How much difference can a simple definition make? If it’s USDA’s definition of “farmer”, millions of misspent taxpayer dollars for loan deficiency payments and other Title 1 programs.
USDA is seeking citizen comments on who is “actively engaged in farming” to determine who qualifies as a farmer to receive Title 1 benefits. Title 1 was intended to provide a safety net for family farms but now heaps hundreds of thousands of dollars per farm on thousands of farms organized in complicated business structures solely to maximize the number of partners “harvesting” our tax dollars by falsely claiming to be “farmers” and “farm managers”, who never see or even think about “farming” until time to collect their government checks.
Every taxpayer has a stake in this issue. If you live and work in a rural town, you have even more to gain or lose by the definition of who a farmer is... your job, your schools, your hospital, your churches… everything important for a healthy community.
Now USDA proposes “limiting” payments for non-family farms (farms owned by unrelated people) to “only” four managers and their spouses to “only” $125,000 each with none required to perform more than 500 hours of labor and/or management a year... capping farms at one million dollars per year. This “cap” does not affect crop insurance premium subsidies.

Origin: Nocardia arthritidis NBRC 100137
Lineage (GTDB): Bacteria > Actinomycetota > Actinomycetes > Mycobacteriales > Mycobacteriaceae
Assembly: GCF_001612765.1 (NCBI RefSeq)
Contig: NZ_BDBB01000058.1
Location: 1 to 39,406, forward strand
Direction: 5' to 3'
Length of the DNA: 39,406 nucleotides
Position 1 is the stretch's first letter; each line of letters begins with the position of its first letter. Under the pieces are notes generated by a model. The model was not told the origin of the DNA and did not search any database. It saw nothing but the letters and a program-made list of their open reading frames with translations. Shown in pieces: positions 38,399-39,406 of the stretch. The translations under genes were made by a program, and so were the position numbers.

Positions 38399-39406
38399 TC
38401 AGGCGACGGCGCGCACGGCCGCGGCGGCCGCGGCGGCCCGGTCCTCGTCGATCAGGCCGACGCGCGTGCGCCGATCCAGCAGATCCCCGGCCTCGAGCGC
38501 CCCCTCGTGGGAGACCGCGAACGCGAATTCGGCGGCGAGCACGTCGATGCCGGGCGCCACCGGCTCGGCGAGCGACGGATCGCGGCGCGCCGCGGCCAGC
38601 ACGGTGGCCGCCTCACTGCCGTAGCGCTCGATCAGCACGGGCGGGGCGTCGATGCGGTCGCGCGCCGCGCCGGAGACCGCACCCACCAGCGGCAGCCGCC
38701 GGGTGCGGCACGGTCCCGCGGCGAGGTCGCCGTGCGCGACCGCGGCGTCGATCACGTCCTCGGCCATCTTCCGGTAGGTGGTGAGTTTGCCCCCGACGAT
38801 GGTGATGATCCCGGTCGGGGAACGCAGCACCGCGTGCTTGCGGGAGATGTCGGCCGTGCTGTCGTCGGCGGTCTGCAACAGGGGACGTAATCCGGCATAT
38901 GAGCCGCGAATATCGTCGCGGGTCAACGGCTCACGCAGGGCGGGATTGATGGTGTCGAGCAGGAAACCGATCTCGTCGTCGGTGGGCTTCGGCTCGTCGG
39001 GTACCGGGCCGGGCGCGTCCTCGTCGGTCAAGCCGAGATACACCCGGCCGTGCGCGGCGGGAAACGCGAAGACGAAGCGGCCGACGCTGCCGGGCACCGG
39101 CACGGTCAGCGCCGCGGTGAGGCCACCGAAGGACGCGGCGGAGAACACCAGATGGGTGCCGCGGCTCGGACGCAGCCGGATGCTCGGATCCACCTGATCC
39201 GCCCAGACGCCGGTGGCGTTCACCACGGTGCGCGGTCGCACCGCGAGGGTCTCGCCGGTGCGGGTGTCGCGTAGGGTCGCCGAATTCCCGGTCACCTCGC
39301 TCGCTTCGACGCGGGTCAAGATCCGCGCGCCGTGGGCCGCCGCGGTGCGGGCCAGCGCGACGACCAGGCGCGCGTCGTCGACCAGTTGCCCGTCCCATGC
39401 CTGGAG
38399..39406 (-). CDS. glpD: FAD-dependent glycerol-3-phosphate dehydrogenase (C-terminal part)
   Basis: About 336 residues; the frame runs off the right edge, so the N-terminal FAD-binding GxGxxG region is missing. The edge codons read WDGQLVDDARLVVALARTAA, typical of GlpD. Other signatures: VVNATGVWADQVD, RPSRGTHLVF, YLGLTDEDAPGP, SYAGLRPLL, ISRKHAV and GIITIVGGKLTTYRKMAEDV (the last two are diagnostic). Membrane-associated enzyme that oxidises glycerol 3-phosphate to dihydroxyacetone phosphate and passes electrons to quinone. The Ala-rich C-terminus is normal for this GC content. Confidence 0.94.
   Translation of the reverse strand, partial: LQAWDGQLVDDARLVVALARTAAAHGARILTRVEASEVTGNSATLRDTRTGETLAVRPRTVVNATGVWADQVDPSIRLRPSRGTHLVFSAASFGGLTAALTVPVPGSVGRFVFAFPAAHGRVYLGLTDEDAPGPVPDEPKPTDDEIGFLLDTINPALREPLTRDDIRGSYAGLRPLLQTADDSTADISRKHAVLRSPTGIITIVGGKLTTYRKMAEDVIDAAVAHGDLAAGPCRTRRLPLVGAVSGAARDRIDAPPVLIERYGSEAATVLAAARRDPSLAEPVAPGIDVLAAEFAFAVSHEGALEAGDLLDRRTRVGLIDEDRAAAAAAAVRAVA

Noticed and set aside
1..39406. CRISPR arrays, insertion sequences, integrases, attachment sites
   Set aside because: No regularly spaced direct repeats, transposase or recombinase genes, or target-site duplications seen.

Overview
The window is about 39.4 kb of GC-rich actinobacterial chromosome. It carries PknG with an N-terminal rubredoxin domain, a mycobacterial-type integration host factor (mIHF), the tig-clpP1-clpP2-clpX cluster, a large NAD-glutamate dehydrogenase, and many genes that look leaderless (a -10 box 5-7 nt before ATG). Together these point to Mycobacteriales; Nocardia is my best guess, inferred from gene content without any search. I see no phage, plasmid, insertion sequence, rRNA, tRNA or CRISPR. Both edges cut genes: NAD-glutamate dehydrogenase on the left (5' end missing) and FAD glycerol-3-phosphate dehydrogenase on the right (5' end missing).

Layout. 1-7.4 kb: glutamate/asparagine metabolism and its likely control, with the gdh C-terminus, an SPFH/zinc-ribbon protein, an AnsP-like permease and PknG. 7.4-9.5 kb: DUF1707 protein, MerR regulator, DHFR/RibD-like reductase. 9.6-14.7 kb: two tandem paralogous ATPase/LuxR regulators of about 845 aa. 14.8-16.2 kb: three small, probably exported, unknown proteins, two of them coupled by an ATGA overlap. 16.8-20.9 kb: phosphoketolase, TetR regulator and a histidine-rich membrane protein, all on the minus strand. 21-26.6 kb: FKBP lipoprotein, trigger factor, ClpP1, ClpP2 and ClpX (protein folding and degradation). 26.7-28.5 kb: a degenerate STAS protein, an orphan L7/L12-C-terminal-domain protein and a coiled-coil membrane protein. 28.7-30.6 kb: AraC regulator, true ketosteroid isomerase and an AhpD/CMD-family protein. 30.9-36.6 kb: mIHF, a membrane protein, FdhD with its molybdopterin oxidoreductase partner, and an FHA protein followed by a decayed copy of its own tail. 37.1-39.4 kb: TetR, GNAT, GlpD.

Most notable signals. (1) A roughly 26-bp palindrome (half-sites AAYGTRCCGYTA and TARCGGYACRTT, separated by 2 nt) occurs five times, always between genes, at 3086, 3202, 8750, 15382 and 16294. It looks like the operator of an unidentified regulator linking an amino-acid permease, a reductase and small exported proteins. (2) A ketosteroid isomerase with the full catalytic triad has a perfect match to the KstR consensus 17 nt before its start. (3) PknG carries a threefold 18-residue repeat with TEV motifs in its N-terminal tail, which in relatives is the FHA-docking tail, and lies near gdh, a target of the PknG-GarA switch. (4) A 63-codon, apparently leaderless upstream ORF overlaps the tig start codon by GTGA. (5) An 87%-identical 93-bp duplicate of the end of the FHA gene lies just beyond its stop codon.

Family-owned farms of all sizes would continue receiving unlimited payments to as many adult family members they choose to designate as “actively managing” their holdings... leaving the obvious loophole for complex non-family farms to reorganize as family operations to continue abusing the system.
Such payouts, whether to farms owned solely by families or not, distort the agricultural sector by giving large complex operations enormous artificial competitive advantages against the traditional family farms we cherish as essential to our American heritage... the main reason we are losing family farms and rural communities serving them.
That’s why it’s important for us to tell USDA to limit payments for all farms (family and non-family) to the farmer (owner/operator) and one additional manager (family or non-family)... and requiring each to contribute at least 500 hours of any combination of labor and active management or at least 25 percent of the total management required for a given operation annually to qualify for the still generous $125,000 support for each, not to exceed $250,000 per farm. A farm wanting more managers and workers can pay them and deduct the cost for tax purposes like any other business. USDA should redirect the millions saved into beginning farmer programs and other rural development initiatives strengthening our farm communities.
The USDA will accept comments through May 26. If you feel $125,000 is too high, suggest a lower limit. You can comment electronically at http://www.regulations.gov/#!submitComment;D=CCC-2015-0002-0001. Or, submit written comments to: James Baxa, Production, Emergencies, and Compliance Division, FSA, U..S.Department of Agriculture (USDA), Stop 0501, 1400 Independence Ave. SW., Washington, DC 20250–0501, with “RIN: 0560-A131; Vol. 80, No. 58; Page Number 15916” in the subject line.